Let's start at Old City Hall. The building was erected between 1789 and 1791. It was first intended for use as City Hall, but from 1791 to 1800 it housed the United States Supreme Court, which was presided over by John Jay until 1795. It served as Philadelphia's City Hall from 1800 to 1874, when the city government moved to the present site.
The State House or, as it is popularly known, Independence Hall, was begun in 1732 and considered finished by 1756 as the Pennsylvania State House. Its architects are thought to have been Edmund Woolley and Andrew Hamilton. Until 1799 the building served as the meeting place of the provincial and state governments. The Second Continental Congress met here. The Articles of Confederation were drafted and ratified here. And, the stormy sessions of the Constitutional Convention, presided over by Washington, were also held here.
The spire of Independence Hall
The present spire which tops the tower proper was added by William Strickland in
the restoration of 1828 — a fact not generally known.
Statue of Washington
In front of the entrance itself is a familiar statue of Washington erected in 1869. Philadelphia schoolchildren, beginning in 1860, gave their pennies to pay for it.
Seal of the State of Pennsylvania
Washington's "Rising Sun" chair
To the left of the entrance hall is the Pennsylvania Assembly Room. Here the
delegates from the thirteen colonies gathered and by July 4, 1776, had adopted
the Declaration of Independence.
The most important treasures in the room are the chair used by Washington during the Constitutional Convention, with its rising sun carved on its back and the silver inkstand designed by Philip Syng, used for the signing of both the Declaration of Independence and the Constitution. The room has been restored to its appearance at the time of the signing and the chairs, tables and writing equipment are of the period.
restored Pennsylvania Assembly Room
Benjamin Franklin's table at the Constitutional Convention
Across the hall is the Pennsylvania Supreme Court Chamber with its handsome ochre-painted walls and the coat of arms of the Commonwealth above the bench.
There are a prisoner's dock and jury boxes. Prisoners stood in the dock throughout the course of their court proceedings — giving rise to the expression "stand trial."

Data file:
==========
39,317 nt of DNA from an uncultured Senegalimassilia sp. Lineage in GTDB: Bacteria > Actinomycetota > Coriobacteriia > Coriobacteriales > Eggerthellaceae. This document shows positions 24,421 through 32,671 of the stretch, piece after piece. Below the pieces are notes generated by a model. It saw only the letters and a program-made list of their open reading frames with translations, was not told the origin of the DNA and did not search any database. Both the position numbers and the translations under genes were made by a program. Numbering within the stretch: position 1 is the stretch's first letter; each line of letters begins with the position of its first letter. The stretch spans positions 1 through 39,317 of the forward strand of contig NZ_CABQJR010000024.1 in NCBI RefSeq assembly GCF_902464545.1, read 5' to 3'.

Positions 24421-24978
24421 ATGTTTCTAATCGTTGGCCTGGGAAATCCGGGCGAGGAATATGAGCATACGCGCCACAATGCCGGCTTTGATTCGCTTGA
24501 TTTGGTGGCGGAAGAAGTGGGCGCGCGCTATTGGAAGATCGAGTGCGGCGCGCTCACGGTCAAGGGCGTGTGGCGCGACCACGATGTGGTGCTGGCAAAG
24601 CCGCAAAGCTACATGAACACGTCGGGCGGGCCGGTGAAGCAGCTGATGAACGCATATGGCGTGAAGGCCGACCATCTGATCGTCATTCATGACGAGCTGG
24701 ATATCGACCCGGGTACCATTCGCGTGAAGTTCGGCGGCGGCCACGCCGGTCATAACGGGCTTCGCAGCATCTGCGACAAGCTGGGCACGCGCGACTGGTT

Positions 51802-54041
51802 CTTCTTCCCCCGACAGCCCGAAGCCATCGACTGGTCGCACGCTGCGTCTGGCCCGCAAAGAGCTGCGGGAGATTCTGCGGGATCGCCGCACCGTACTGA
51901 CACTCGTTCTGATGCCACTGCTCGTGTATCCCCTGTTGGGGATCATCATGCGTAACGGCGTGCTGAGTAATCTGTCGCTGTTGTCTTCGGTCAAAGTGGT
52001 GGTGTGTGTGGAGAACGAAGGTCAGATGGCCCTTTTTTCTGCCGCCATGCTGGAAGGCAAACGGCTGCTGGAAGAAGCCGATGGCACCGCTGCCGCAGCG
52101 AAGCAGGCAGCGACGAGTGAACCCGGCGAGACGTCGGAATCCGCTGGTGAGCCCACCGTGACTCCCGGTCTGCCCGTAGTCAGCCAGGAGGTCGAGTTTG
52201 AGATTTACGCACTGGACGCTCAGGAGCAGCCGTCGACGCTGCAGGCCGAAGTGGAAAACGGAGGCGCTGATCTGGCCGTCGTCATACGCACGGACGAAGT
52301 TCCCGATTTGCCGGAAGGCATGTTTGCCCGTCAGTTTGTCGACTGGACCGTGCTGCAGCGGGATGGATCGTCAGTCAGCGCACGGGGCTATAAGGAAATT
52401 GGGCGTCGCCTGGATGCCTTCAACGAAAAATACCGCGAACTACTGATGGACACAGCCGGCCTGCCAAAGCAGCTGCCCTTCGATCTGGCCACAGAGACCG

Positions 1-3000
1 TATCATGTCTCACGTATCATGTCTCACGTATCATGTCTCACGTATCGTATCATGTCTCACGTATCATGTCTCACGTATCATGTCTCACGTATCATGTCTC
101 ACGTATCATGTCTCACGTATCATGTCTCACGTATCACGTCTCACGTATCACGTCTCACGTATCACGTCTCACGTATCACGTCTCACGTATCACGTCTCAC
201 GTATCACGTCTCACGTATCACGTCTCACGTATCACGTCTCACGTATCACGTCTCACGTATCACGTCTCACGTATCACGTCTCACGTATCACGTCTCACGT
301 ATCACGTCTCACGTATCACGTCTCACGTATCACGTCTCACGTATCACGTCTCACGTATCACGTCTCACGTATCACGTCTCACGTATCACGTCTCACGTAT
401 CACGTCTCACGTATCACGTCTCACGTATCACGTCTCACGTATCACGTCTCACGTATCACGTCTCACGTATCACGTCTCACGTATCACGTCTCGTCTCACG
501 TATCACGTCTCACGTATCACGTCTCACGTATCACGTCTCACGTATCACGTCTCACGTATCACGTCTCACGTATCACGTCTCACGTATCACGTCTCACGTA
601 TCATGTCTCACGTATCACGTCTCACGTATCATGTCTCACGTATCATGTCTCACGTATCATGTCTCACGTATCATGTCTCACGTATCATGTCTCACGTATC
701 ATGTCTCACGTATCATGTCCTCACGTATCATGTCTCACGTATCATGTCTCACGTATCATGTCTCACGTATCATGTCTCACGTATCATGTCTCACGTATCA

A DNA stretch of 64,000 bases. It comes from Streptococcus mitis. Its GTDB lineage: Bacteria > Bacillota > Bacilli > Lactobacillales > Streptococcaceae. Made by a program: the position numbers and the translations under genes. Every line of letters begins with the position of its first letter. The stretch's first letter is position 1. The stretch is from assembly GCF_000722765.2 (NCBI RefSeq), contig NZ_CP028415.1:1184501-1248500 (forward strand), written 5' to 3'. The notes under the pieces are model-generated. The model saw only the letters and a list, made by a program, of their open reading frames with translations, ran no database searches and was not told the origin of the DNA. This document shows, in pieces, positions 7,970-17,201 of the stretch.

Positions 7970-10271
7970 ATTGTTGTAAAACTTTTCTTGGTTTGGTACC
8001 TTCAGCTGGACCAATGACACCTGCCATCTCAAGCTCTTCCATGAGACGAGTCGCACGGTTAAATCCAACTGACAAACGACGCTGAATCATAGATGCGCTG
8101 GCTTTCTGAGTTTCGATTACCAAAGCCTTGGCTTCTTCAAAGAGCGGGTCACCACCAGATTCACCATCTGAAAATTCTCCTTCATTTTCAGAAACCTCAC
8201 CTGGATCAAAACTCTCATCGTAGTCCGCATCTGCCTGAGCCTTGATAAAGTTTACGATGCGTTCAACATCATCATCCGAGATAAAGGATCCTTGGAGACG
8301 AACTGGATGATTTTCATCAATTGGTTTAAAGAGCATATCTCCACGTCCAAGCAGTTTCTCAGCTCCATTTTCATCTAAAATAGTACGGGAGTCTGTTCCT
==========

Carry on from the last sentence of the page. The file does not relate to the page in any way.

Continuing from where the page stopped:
Commodore John Barry
The visitor should ascend the tower staircase slowly to savor the beauty, the
simplicity and the elegance of the tower itself, with its Palladian window
facing the old square and framing the statue of Commodore John Barry, "The
Father of the American Navy," standing among the ancient trees.
hallway and window
detail above doorway
Independence Hall was used for parties in the 19th century, and among those so honored here were Lafayette, Henry Clay and Presidents Jackson, Van Buren, William Henry Harrison, Tyler, Polk, Fillmore, Pierce and Buchanan. Among those illustrious Americans who have lain in state here are Lincoln, Henry Clay, John Quincy Adams and the Arctic explorer, Elisha Kent Kane.
Descending to the first floor, leave Independence Hall by the south door, which
gives onto the square. In 1972 the National Park Service replaced the great
outdoor clock, which was originally set into the west wall in 1752 and removed
in 1828. A 14-foot carved replica of the remarkable clock head was installed on
top of the 40-foot soapstone case structure.
The hurried visitor may rush on, but linger if you can — saunter about the winding paving-stone paths and look at the Hall from the vantage point of the square. The proportions of the tower alone delight the eye, the symmetry of the building — in fact of the entire complex of buildings — is a tribute to the artisans and men who built it. Here is the balance and order of the 18th century at its apogee.